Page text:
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fact sheets

• port hacking vision
• opportunites
• managing hacking
• bonnievale ramp
• minimising nuisence
• stormwater mgnt
• marine heritage
• biodiveristy
• landscape controls


• jetski issues
• cabbage tree basin
• dunecare report

Stormwater Management

Surveys of residents of Sutherland Shire highlight concern for water quality in the Hacking. The following diagram highlights the relationships between different issues, and the table indicates (with reference numbers) the causes that are linked, and some indicative strategies to reduce the causes.

      1. Sewered areas - Faulty connections and breach or rules
      2. Unsewered areas - faults in on-site systems, un-maintained systems, illegal discharges
      3. Dumping of pollutants, contaminated sites.
      1. Residential and industrial site runoff
      2. Infrastructure site runoff
      3. Road runoff
      4. Development design and controls (ie minimise hard surfaces, protect natural vegetation, minimal impact foundations)
      1. Filters - protection of natural filter strips, effective construction controls.
      2. Street controls - trapping trash and sediment, street cleaning, maintenance
      3. Sediment/trash traps - design and maintance
    2. Active policing and supervision
    1. Leaks on site, non-connects
    2. Overstressing water table/soil (unsewered areas)
    1. Flowback from Cronulla STP.
    2. Surcharges, leaks and overflows in the system
  8. Low impact design controls - boardwalks vs concrete, minimum disturbance foundations, detention ponds, site coverage. Discourage slab on ground.
  10. Effective runoff controls for construction. Development approval conditions for builders, policing.
    1. Trash racks and sediment traps for major outlets. Maintance of end of pipe controls.
    2. Maintain natural safeguards - natural watercourses, filter strips, understories safeguarded.
  14. An integrated water cycle management perspective. Polluter pays and tight control and prosecution.

The problems are systemic, and systemic strategies are needed to fix them. Traditionally Council and other agencies have been committed to work plans rather than to systems intervention. A cultural change is required to make this shift in thinking.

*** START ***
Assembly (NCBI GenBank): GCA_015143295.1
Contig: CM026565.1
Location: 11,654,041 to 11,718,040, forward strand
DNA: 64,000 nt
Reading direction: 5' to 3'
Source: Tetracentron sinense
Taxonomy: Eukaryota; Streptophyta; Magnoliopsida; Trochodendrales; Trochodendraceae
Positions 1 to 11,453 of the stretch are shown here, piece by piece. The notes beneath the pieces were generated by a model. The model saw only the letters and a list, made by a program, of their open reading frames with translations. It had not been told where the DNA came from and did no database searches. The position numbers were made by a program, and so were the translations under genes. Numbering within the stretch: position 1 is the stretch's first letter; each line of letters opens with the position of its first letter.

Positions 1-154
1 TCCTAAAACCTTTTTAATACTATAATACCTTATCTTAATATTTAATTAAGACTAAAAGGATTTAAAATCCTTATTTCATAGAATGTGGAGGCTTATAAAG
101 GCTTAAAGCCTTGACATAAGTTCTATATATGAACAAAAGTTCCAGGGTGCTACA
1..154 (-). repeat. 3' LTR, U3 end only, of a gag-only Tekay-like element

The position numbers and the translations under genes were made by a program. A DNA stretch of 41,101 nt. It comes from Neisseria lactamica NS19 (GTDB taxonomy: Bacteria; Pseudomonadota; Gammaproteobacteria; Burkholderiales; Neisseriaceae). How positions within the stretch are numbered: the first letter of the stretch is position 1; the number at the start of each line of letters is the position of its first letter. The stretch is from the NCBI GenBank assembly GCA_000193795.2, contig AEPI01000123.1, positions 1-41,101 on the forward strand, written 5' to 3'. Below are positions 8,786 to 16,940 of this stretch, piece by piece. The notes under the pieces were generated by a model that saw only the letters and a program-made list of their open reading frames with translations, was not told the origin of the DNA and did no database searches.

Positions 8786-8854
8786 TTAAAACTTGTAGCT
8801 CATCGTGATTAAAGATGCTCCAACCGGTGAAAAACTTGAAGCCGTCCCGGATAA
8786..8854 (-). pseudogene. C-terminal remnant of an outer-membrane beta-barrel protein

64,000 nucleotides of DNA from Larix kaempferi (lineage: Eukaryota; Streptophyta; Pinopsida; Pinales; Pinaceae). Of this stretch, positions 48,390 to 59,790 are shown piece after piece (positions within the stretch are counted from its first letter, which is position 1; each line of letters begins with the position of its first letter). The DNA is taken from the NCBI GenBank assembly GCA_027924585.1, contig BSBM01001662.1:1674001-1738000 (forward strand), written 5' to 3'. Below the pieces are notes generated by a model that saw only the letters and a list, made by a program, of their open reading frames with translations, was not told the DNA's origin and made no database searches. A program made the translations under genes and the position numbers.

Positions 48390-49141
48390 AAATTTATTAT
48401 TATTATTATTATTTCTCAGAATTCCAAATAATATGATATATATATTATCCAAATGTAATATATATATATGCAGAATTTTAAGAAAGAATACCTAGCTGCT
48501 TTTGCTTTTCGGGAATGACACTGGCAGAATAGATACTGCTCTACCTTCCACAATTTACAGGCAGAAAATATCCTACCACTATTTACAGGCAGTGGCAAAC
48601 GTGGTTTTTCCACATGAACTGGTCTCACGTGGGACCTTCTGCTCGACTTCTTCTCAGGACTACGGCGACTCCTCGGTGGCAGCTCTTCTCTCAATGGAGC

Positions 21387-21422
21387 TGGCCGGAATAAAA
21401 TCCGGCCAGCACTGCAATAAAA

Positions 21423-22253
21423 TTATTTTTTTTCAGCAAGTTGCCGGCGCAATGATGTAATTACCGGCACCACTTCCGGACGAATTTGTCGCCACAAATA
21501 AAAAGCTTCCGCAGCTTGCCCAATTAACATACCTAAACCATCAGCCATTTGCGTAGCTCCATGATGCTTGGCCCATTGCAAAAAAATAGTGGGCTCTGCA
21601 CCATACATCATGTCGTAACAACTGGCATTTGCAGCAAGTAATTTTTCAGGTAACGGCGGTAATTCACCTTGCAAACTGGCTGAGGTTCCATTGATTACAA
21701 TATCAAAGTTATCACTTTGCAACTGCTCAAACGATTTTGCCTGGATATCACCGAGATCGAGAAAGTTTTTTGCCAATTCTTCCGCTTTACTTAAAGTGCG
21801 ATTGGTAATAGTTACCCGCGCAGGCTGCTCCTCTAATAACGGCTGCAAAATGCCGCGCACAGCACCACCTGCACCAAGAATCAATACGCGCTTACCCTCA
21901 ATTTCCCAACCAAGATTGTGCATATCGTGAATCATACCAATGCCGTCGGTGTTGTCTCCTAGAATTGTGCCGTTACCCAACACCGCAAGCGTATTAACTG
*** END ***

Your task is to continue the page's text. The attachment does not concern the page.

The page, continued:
What is the PHPS position?

PHPS believes an effective integrated approach is essential.

  • Council must foster a culture of concern for environmental outcomes, over and above accountability for work programs and projects.

  • Move from end-of-pipe management to an "at source" focus.

  • Make offendors, (builders with weak site controls, polluters), fully liable for the costs of rectification.

  • Make preservation of natural filters and watercourses a policy, both for engineers in Council and for developments.

  • Entrench best practice low impact design in all development control plans.

  • Require developers to sign a contract for site controls and environment protection, as part of the construction approval process.

  • If there is no effective action by Sydney Water by the end of 1999, begin to upgrade on-site controls in unsewered areas.

  • Increase prosecution of offendors, and publicise prosecution efforts.

  • Require a plumbers certificate of inspection before the issue of a s149 certificate.

  • Put in more small, local sediment and trash controls (not big 'too late' ones).

  • Provide a recurrent budget of no less than 5% of the capital costs of trash racks, drains and other protective devices, for maintenance and cleaning.

  • Monitor and report on the effectiveness of the strategy.

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